For his part, Times staff writer Sam Tanenhaus contributed a bizarre two-minute exercise in video agitprop -- complete with faked scenes of the Japanese attacking Pearl Harbor -- that slapped the isolationist label on anyone opposing entry into any war whatsoever, or tiring of a war gone awry, or proposing that America go it alone.
When the “New Isolationism” Was New
Most of this, of course, qualifies as overheated malarkey. As a characterization of U.S. policy at any time in memory, isolationism is a fiction. Never really a tendency, it qualifies at most as a moment, referring to that period in the 1930s when large numbers of Americans balked at the prospect of entering another European war, the previous one having fallen well short of its “War To End All Wars” advance billing.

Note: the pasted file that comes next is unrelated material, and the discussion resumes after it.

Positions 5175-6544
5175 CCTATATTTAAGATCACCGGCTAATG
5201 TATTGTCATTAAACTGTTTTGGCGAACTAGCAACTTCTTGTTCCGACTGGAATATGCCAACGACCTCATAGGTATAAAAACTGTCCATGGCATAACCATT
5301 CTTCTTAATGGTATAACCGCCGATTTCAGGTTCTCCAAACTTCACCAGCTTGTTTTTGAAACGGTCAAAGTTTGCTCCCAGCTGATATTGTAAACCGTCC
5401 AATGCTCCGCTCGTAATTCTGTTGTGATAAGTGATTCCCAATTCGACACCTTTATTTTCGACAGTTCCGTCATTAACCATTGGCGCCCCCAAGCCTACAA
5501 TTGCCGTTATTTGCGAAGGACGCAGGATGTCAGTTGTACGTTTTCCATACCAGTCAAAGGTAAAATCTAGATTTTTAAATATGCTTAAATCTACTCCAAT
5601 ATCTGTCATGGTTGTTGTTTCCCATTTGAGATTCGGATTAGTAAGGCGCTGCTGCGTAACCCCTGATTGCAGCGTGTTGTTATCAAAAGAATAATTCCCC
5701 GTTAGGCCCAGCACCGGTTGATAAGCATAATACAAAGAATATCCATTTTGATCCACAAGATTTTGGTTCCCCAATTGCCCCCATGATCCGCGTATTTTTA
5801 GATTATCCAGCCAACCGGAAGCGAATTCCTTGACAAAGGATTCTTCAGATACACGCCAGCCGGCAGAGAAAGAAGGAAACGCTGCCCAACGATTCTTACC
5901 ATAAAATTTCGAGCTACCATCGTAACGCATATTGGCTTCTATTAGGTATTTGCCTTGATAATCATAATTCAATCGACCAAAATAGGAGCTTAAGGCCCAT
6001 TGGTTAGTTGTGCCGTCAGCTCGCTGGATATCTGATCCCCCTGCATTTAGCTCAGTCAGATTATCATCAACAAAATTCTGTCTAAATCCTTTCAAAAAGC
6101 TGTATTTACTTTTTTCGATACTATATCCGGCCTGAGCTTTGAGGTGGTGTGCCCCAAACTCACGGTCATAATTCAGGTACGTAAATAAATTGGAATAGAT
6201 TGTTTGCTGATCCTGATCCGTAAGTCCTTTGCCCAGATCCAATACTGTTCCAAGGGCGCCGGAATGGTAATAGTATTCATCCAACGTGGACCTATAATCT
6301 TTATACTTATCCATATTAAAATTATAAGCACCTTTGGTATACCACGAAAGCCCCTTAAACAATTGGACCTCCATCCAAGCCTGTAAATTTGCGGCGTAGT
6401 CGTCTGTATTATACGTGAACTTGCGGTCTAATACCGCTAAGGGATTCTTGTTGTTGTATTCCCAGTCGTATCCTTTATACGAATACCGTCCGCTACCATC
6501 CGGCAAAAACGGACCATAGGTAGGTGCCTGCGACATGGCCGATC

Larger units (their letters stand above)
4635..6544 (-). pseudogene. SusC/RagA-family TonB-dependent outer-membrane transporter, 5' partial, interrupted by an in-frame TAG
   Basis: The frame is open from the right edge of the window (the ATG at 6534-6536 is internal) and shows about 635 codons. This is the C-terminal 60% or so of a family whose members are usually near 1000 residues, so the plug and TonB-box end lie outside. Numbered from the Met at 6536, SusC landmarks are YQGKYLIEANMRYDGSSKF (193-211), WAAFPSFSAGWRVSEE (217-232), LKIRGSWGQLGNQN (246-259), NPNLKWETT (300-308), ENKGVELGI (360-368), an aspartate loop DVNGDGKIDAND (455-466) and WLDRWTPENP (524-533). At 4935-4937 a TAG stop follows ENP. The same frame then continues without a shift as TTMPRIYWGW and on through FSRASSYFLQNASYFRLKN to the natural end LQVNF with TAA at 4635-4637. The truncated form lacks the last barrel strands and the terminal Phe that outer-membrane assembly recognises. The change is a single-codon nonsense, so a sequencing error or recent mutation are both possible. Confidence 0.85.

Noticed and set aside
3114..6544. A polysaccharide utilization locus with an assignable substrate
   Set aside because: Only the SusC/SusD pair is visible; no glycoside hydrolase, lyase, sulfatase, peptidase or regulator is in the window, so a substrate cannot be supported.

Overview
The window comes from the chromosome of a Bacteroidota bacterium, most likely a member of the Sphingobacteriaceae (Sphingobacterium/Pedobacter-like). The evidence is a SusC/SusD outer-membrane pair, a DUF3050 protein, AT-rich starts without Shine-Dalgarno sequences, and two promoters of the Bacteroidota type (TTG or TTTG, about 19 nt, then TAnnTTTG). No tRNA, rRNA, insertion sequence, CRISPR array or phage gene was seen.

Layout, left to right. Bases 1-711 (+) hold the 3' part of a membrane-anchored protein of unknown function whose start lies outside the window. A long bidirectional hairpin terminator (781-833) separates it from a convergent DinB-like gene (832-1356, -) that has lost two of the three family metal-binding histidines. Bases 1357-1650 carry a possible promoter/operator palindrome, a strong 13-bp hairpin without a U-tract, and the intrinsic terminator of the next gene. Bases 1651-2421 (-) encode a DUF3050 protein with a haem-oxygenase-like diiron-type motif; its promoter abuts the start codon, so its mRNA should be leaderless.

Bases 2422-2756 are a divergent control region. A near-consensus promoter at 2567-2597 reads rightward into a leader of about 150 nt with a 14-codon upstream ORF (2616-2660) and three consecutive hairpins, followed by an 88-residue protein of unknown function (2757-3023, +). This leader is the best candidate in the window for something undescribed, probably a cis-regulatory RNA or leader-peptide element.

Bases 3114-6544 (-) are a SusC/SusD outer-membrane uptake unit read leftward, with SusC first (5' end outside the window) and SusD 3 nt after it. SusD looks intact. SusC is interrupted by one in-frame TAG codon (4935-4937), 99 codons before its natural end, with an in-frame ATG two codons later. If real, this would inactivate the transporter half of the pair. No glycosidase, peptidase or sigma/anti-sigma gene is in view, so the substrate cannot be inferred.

In fact, from the day of its founding down to the present, the United States has never turned its back on the world. Isolationism owes its storied history to its value as a rhetorical device, deployed to discredit anyone opposing an action or commitment (usually involving military forces) that others happen to favor. If I, a grandson of Lithuanian immigrants, favor deploying U.S. forces to Lithuania to keep that NATO ally out of Vladimir Putin’s clutches and you oppose that proposition, then you, sir or madam, are an “isolationist.” Presumably, Jennifer Rubin will see things my way and lend her support to shoring up Lithuania’s vulnerable frontiers.